If there’s one skill that comes close to matching the excellence of French winemaking, it’s French gastronomy. Paul Williamson, Trainee Manager of Majestic Wine Woking, dips into the gourmet lifestyle to look at some of the best pairings.

France is a country of regions, and nothing portrays the nuances of regional variation quite like wine styles and traditional cuisines. While it may not be the birthplace of wine, many regard France as its spiritual home, as it’s where winemaking first became diversified, refined and regarded as an expression of cultural identity.

This development is reflected in the history of French cuisine, whose dishes proudly represent their humble, regional origins but have been immortalised as classics.

Here at Majestic, we’re equally proud of our broad range of great-value wines from all over France – the perfect accompaniment to those classic regional dishes.


La Vieille Capitelle 2009, Côteaux du Languedoc
£7.99 or £5.99 when you buy 2 bottles
This is one of my favourites – a slow-cooked, rich stew of beans and meats that screams out for a substantial red. So try this classic Languedoc blend of Grenache, Syrah, Mourvèdre and Carignan from Gérard Bertrand, the ex-international rugby player with a steadily growing winemaking reputation. He seems to have got the balance of this blend spot on here, with subtle cassis and herbs on the nose and lashings of dark fruit on the palate. Great value for money too.

Moules à la Normandie

Muscadet de Sèvre et Maine Sur Lie 2010/11, Domaine de la Tourmaline
£7.49 or £6.49 when you buy 2 bottles
Muscadet with mussels is a classic match, and this very refreshing wine washes them down to great effect. ‘Sur lie’ means the wine has spent an extended period on its lees, or yeast, developing richer, more complex characters. Ripe fruits on the nose carry through to a rich, creamy texture and tart, crisp finish.

Choucroute Garnie

Riesling 2009/10, Cave de Turckheim
£7.99 or £6.99 when you buy 2 bottles
From one of the best regarded producers in Alsace, this has fresh lemons and apples on the nose with interesting mineral overtones. The palate is dry with citrus fruit flavours and a good finish. Its fruity, dry style and soft acidity make it a dream match for the sweet and sour sauerkraut dish, with all the flavours combining majestically.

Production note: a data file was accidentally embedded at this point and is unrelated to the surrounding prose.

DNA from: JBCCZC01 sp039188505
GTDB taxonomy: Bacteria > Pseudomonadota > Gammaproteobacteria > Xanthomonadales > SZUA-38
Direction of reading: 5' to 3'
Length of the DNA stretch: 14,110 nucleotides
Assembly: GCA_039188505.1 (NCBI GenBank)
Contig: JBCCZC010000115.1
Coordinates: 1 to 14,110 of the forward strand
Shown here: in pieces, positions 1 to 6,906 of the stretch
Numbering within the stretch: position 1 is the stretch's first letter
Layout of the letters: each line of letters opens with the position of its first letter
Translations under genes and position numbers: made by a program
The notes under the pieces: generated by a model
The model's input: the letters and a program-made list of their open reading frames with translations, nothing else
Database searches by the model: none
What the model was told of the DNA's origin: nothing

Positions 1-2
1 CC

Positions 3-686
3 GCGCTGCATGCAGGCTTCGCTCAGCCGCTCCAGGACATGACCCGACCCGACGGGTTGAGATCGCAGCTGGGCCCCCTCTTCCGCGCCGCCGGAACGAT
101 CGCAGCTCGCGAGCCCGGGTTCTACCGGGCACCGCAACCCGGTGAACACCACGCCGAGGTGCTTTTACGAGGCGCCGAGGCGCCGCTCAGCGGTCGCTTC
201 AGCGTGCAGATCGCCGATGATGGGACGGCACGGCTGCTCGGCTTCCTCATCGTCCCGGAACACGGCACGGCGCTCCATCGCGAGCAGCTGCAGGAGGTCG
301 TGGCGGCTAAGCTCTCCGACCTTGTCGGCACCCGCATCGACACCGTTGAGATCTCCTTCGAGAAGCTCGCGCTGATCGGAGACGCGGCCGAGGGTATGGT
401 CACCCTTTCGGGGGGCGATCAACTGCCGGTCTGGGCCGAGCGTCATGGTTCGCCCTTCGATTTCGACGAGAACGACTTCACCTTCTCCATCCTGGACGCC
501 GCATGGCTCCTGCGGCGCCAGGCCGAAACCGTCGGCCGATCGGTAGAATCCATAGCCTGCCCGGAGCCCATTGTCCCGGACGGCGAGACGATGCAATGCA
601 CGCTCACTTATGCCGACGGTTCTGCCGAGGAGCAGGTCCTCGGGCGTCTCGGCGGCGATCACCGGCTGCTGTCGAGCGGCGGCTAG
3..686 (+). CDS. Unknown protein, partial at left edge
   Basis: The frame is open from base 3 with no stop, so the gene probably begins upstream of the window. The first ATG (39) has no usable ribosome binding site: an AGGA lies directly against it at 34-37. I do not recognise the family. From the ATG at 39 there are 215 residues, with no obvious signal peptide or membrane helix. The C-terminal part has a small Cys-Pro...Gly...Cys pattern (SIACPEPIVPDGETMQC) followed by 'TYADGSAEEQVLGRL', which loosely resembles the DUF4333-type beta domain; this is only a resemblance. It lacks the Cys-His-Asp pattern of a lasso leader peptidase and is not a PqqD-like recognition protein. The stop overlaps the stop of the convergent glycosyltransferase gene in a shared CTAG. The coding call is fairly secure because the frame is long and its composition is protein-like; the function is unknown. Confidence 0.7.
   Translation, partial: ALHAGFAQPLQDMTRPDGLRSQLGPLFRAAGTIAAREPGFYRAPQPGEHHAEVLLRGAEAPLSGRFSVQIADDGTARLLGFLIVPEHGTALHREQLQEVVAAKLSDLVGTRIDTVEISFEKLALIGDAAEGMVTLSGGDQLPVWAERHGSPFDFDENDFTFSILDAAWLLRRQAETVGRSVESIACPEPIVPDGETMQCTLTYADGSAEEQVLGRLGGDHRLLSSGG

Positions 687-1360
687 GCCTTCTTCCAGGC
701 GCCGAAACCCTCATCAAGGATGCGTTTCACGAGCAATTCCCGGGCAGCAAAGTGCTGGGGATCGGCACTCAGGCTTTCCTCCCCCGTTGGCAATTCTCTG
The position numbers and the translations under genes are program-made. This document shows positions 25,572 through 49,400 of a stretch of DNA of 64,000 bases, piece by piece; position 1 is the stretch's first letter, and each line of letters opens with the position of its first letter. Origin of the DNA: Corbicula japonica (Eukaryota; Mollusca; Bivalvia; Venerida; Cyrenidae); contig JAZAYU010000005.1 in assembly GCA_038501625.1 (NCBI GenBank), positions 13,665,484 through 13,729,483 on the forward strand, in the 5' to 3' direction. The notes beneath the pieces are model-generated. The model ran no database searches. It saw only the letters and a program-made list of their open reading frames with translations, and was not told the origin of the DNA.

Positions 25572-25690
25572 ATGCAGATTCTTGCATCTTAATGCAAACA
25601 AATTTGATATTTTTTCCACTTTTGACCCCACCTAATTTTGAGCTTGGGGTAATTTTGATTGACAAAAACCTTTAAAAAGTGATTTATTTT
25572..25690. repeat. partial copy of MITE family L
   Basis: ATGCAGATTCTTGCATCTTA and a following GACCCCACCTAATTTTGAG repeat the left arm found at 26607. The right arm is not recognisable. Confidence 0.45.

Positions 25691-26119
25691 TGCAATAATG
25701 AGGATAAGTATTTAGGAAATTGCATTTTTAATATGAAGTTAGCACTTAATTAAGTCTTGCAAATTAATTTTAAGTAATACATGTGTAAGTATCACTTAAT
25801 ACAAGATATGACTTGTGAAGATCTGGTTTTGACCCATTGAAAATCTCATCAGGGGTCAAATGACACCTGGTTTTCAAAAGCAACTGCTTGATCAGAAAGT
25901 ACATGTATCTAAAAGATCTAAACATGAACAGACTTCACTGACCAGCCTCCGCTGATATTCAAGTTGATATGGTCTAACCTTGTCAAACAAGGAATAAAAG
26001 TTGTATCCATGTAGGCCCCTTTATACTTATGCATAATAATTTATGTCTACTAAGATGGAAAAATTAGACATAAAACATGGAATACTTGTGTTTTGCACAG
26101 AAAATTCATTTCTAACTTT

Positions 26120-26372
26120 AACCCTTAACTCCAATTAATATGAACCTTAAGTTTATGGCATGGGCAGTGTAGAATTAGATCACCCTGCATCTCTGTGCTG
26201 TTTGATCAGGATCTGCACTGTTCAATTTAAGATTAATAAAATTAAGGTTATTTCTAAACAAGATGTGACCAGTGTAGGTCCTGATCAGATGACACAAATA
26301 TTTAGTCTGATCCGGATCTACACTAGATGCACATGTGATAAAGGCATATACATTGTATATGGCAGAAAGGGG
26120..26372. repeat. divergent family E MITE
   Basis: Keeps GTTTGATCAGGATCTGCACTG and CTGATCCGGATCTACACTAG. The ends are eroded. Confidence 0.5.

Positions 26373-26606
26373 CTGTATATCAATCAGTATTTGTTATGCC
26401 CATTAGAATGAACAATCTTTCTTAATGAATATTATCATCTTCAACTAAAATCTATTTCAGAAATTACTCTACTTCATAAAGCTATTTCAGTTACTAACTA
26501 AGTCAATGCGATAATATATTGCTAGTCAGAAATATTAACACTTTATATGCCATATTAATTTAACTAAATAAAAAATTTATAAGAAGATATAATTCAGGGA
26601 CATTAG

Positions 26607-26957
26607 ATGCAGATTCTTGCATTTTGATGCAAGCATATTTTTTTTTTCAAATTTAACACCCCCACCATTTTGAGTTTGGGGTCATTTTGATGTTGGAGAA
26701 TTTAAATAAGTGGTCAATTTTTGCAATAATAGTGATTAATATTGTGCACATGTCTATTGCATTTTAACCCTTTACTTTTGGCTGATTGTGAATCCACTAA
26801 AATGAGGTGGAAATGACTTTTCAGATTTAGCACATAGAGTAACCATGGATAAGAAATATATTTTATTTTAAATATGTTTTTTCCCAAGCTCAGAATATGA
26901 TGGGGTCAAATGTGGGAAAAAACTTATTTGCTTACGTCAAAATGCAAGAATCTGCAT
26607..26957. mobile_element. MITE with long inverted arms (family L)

Confit de Canard

Château Bessan Ségur 2008, Cru Bourgeois, Médoc
£9.99 or £7.99 when you buy 2 bottles
It’s made throughout France but arguably a speciality of Gascony, which is why I have paired confit duck with a Cru Bourgeois from the Médoc. Unusually for a left bank Bordeaux, it’s a Merlotdominated blend with a soft, fruity, easy-drinking style. Lovely juicy berries and subtle oak characters on the nose, with dark fruit on the palate, soft tannins and a substantial finish. Perfect with that juicy soft meat.

Gratinée de Coquilles St-Jacques

Mâcon-Villages 2010, Domaines des Terres Gentilles
£9.99 or £7.99 when you buy 2 bottles
The delicate seafood flavours and light cheese in this dish could easily be overpowered by a rich wine. Instead, this white Burgundy has delicate citrus aromas and a clean, crisp, citrus and stone-fruit palate. Good acidity helps to cut through the cheese and complement this scallop dish from Brittany perfectly.

Boeuf Bourguignon

Côtes du Rhône 2009/10, Domaine Durieu
£9.99 or £7.99 when you buy 2 bottles
Some people pair Boeuf Bourguignon with a red Burgundy, but such a rich, hearty dish requires a wine with similar richness and a fuller body that Pinot Noir just cannot provide. Domaine Durieu has created a classic Côtes du Rhône here with generous berry fruit on the nose, finishing with hints of peppery spice. There’s plenty of fruit on the palate to enhance the highly flavoursome stew.


Côtes de Provence Sainte Victoire 2010, Famille Negrel
This is a classy rosé. Sainte Victoire is a top-quality sub-region in the upper slopes of the Côtes de Provence, where the Famille Negrel has been making wine for seven generations. On the nose this displays classic strawberry and delicate floral notes. The palate is dry, crisp and refreshing – a perfect match for seafood. Cinsault adds a touch of soft spice on the palate that harmonises wonderfully with the herbs and spices on show in this classic fish soup.

Coq au Vin

Mâcon Rouge ‘Les Roches Rouges’ 2009/10, Louis Jadot
£9.99 or £8.99 when you buy 2 bottles
For coq au vin you want a red, but nothing so big that it overpowers the chicken. Gamay or Pinot Noir are perfect for the task, and this, from the grapes heartland of Burgundy, is an incredibly affordable offering from the powerful Beaune-based Louis Jadot. It’s fresh, fruity and young, with delightful raspberry and red cherry aromas carrying through onto the palate and good acidity to match the dish.

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